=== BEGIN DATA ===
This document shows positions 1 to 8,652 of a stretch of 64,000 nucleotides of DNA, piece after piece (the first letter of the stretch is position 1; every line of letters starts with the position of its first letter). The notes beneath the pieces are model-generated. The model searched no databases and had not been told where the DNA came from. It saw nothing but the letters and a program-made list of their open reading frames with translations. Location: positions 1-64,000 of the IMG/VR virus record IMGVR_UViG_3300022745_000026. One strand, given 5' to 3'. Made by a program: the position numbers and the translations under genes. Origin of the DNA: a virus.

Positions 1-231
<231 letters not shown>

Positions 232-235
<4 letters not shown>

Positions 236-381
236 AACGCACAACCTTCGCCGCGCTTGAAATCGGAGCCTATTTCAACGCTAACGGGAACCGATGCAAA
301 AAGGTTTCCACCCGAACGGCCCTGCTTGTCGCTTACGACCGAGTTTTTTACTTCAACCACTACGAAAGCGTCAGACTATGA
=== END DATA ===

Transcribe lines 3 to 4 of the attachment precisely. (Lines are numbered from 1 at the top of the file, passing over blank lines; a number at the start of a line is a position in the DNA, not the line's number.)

<231 letters not shown>

Positions 232-235